• Supplier Spend Analysis: Analyzing spending patterns with different suppliers to identify cost-saving opportunities and negotiate better terms.
    • Supplier Delivery Performance: Evaluating the reliability and timeliness of supplier deliveries.
  4. Product Profitability:
    • Gross Profit Margins by Product: Calculating and analyzing gross profit margins for each product to identify the most profitable items.
    • Contribution Margin Analysis: Understanding the contribution of each product to overall profitability.
  5. Customer Analysis:
    • Customer Purchase History: Analyzing the historical purchasing behavior of customers to identify trends and tailor marketing strategies.
    • Customer Segmentation Analysis: Segmenting customers based on various criteria (e.g., size, location, industry) to create targeted marketing and sales approaches.
  6. Route Optimization:
    • Delivery Route Efficiency: Analyzing delivery routes and optimizing them for efficiency and cost-effectiveness.
    • Fuel Consumption Analysis: Monitoring fuel consumption and optimizing routes to reduce transportation costs.
  7. Quality Control:
    • Product Quality Analysis: Monitoring and analyzing reports of product quality issues to take corrective actions.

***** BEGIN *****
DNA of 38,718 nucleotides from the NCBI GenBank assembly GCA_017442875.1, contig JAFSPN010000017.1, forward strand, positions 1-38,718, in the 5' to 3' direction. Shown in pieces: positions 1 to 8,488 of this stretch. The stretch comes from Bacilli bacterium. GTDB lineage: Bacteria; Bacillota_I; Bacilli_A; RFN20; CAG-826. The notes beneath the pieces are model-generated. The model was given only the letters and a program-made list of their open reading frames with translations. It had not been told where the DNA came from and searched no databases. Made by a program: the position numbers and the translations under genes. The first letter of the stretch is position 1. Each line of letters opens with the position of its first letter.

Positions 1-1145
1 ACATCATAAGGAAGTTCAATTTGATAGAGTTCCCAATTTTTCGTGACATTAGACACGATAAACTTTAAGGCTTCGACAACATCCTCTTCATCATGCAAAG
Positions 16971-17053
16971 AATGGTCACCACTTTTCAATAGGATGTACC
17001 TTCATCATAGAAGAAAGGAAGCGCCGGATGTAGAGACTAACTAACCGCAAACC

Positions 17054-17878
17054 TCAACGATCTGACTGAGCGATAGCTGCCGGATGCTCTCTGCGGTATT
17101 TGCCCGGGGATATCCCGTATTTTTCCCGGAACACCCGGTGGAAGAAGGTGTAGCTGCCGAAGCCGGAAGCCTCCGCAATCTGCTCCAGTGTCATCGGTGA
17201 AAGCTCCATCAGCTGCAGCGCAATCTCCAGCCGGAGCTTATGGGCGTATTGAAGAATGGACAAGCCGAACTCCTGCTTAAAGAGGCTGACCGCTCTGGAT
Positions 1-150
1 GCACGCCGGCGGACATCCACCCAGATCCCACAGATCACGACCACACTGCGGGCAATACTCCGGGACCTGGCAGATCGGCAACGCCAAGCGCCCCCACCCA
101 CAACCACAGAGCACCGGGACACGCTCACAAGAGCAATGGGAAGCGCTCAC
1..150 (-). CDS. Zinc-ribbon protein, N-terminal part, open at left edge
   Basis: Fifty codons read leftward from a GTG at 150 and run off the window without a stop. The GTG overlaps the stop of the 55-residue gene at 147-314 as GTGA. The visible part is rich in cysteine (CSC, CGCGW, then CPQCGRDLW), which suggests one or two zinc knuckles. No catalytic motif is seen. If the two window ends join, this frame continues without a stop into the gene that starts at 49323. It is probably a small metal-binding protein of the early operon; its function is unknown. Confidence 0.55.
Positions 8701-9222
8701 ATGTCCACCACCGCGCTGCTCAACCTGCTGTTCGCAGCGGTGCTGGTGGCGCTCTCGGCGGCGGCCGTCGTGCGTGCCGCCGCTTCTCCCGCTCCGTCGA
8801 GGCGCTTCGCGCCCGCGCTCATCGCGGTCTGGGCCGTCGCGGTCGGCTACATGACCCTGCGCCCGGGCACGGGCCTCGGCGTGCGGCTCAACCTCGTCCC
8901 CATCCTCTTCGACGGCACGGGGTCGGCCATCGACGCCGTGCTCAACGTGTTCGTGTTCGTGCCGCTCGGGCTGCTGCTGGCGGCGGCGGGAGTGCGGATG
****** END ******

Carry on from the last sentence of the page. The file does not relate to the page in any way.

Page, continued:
• Supplier Compliance Metrics: Ensuring that suppliers meet quality standards and compliance requirements.
  8. Promotion Effectiveness:
    • Promotion ROI: Evaluating the return on investment for promotional activities to optimize future marketing strategies.
    • Promotional Sales Analysis: Understanding the impact of promotions on sales for different products.
  9. Forecasting and Demand Planning:
    • Demand Forecast Accuracy: Assessing the accuracy of demand forecasts to improve inventory planning.
    • Seasonal Demand Analysis: Identifying and preparing for seasonal fluctuations in demand.
  10. Financial Reporting:
    • Profit and Loss Statements: Generating financial reports to understand the overall financial health of the business.
    • Budget vs. Actuals: Comparing budgeted figures with actual financial performance to identify variances.
  11. Compliance Reporting:
    • Regulatory Compliance Reports: Ensuring compliance with food safety regulations and reporting requirements.
  12. Operational Efficiency:
    • Order Fulfillment Efficiency: Analyzing order fulfillment times and optimizing processes to enhance operational efficiency.
    • Warehouse Space Utilization: Monitoring warehouse space usage and optimizing layout for efficiency.
  13. Market Trends and Analysis:
    • Market Share Analysis: Understanding the distributor's market share and identifying opportunities for growth.
    • Competitor Analysis: Analyzing the performance and strategies of competitors in the market.
  14. Customer Service Metrics:
    • Order Accuracy Rates: Monitoring the accuracy of order fulfillment to enhance customer satisfaction.
    • Customer Service Response Time: Analyzing response times to customer inquiries or issues.
  15. Traceability and Recall Reporting:
    • Product Traceability Reports: Ensuring the ability to trace products throughout the supply chain for quality control and recall purposes.
  16. Sustainability Metrics:
    • Environmental Impact Analysis: Measuring and reporting on the environmental impact of distribution operations.
    • Waste Reduction Initiatives: Analyzing and optimizing efforts to reduce waste in the supply chain.